MSLattice is a design tool for Additively Manufactured Lattice Structures. This article reviews their Design, Performance and Applications.
By Dr. Oraib Al-Ketan
Additive manufacturing, or commonly known as 3D printing, is the process of fabricating a part layer by layer through adding material only where needed. This process allows us to easily fabricate parts with very complex structures and enhance their functionality. As such, providing freedom of design. It is a major step toward the fourth industrial revolution which revolves around the digital transformation of manufacturing/production. Today, several additive manufacturing techniques exist for different types of materials and length scales. Day after day, this technique is witnessing wide adoption and is becoming more and more cost effective and is competing with current conventional fabrication techniques.
Design Tools for Additive Manufacturing
Despite the design freedom provided by additive manufacturing, the tools to create these designs are not easily accessible. Advanced CAD software are not reachable to most engineers. A fact that is hindering a wider adoption of such techniques by small businesses and start-ups. For example, designing lightweight components can be achieved by adding lattices to their structure. Lattices are materials with voids deliberately introduced in their bulk to reduce the weight and allow for fluid flow. These lattices enable custom-made designs with engineered properties through their topology-property relationship.
Additively Manufactured Lattice Structures
Recently, the Core technology Platforms at New York University Abu Dhabi in collaboration with the Advanced Digital and Additive Manufacturing Center at Khalifa University have developed a design tool that can be used to generate complex type of lattices that are generated using mathematical equations (Figure 1). These lattices are based on the well-known triply periodic minimal surfaces (TPMS) which have interesting characteristics such as large surface area to volume ratio and smooth curved shells that separate the space into interpenetrating domains (Figure 2). The Scientists and co-authors of this tool, Dr. Oraib Al-Ketan, and Dr. Rashid Abu Al-Rub refer to this design tool as MSLattice. It has been recently published in the journal Materials Design & Processing communication in a special issue “Additively Manufactured Lattice Structures: Design, Performance and Applications”.
MSLattice – Freely Accessible
By making MSLattice freely available for the research and engineering community, it is expected to have a wider adaption of TPMS-based lattices in different fields of engineering, said Dr. Al-Ketan. TPMS-based lattices can be deployed in various applications such as lightweight structures, support materials for 3D printing, thermal management devices (e.g., heat sinks, compact heat exchangers, phase-changing materials heat exchangers), scaffolds for tissue engineering, body implants, catalytic substrates, spacers, cores for sandwich panels, acoustic materials, photonic/phononic materials, electromagnetic shielding, and interpenetrating phase composites among other applications.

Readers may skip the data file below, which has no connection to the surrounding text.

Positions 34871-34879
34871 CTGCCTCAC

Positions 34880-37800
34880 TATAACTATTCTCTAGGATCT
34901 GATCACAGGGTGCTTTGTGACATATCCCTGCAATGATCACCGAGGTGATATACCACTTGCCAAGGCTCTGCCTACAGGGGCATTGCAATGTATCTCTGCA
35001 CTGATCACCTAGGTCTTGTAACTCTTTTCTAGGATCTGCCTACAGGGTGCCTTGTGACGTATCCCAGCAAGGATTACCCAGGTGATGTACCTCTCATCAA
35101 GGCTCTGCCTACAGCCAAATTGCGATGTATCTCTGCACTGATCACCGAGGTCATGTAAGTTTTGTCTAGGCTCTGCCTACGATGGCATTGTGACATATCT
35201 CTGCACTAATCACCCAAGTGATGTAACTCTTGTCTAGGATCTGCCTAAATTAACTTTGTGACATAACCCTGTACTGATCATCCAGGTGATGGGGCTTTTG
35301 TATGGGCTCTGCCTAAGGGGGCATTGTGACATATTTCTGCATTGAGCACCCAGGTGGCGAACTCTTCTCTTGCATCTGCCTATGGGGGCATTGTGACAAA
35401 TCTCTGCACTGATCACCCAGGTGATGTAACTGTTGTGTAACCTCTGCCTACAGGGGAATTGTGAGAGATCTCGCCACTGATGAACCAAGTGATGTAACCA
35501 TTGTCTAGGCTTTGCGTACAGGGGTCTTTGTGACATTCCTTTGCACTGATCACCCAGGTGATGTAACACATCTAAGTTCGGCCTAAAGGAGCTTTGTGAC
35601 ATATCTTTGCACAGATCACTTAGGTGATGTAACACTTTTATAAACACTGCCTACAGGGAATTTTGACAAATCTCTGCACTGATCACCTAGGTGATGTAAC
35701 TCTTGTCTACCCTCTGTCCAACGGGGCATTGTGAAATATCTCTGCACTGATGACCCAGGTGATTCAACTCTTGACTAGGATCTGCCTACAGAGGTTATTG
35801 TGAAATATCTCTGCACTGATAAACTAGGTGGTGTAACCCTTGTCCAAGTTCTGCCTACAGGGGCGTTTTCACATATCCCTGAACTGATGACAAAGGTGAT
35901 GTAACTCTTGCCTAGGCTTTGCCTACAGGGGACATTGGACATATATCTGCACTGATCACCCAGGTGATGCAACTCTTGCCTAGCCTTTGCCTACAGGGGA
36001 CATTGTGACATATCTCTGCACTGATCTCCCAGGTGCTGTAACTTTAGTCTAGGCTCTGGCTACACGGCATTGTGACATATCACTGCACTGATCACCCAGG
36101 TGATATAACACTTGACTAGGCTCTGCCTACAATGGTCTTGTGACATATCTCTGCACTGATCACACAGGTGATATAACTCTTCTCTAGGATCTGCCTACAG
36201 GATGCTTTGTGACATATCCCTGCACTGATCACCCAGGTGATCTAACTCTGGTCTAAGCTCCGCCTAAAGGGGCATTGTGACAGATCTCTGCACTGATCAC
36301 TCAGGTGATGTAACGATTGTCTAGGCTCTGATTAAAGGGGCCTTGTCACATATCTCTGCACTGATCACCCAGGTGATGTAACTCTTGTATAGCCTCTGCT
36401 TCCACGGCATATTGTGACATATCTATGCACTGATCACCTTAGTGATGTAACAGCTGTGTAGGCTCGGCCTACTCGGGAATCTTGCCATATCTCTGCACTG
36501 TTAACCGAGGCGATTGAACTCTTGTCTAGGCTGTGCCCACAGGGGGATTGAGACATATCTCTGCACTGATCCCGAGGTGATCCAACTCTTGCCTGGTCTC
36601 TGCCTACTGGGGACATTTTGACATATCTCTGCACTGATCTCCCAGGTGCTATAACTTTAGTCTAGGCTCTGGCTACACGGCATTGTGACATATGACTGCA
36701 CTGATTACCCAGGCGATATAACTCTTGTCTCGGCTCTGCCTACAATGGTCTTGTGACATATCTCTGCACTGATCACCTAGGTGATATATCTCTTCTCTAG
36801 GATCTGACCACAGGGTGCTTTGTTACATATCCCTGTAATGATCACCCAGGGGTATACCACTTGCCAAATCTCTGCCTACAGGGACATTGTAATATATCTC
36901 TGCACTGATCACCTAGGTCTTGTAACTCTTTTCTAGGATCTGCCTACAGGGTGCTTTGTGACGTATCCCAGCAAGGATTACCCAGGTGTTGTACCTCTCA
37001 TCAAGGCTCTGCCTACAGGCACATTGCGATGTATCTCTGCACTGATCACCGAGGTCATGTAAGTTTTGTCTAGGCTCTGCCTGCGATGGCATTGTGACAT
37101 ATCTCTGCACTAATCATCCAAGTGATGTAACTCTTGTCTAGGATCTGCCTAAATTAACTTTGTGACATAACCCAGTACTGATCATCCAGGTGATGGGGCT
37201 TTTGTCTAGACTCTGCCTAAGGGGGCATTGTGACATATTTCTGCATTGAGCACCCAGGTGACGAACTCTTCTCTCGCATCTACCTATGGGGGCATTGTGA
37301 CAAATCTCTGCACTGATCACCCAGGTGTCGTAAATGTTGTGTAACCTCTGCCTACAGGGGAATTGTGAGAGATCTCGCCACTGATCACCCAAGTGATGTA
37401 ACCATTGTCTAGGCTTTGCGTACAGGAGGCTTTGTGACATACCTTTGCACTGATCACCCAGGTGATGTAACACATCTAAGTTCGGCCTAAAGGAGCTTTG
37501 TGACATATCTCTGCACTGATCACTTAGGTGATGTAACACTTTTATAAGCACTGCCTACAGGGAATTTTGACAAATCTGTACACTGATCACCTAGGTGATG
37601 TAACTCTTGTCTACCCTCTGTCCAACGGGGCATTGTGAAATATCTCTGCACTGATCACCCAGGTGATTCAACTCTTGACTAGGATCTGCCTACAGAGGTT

This user-friendly design tool is simple to use. Its user graphical interface (GUI) consists of four main tabs, namely; Uniform TPMS lattices, Functional TPMS grading, Implicit functions, and A simple STL viewer. The Functional TPMS grading tab contains two sub-tabs, namely; Relative density grading tab, and Cell size grading tab. In each tab the user can input a number of parameters such as cell type, cell topology, relative density, cell size, and sample dimensions, then the tool generate the 3D printing STL files required for experimental and computational investigations. The user can also change the relative density, cell size, or cell type in different direction to engineer the properties of the lattice (Figure 3).
Developers of the Vision
Dr. Al-Ketan hopes that MSLattice will expedite the employment of lattice materials in research areas that are not fully explored yet such as thermal management devices, interpenetrating phase composites, catalytic substrates, and waste water treatment to name a few.
The developers of MSLattice are currently working on further developing the tool to allow users to lattice arbitrary three-dimensional shapes such as 3D scans of bone and custom-made scaffolds for cell growth.
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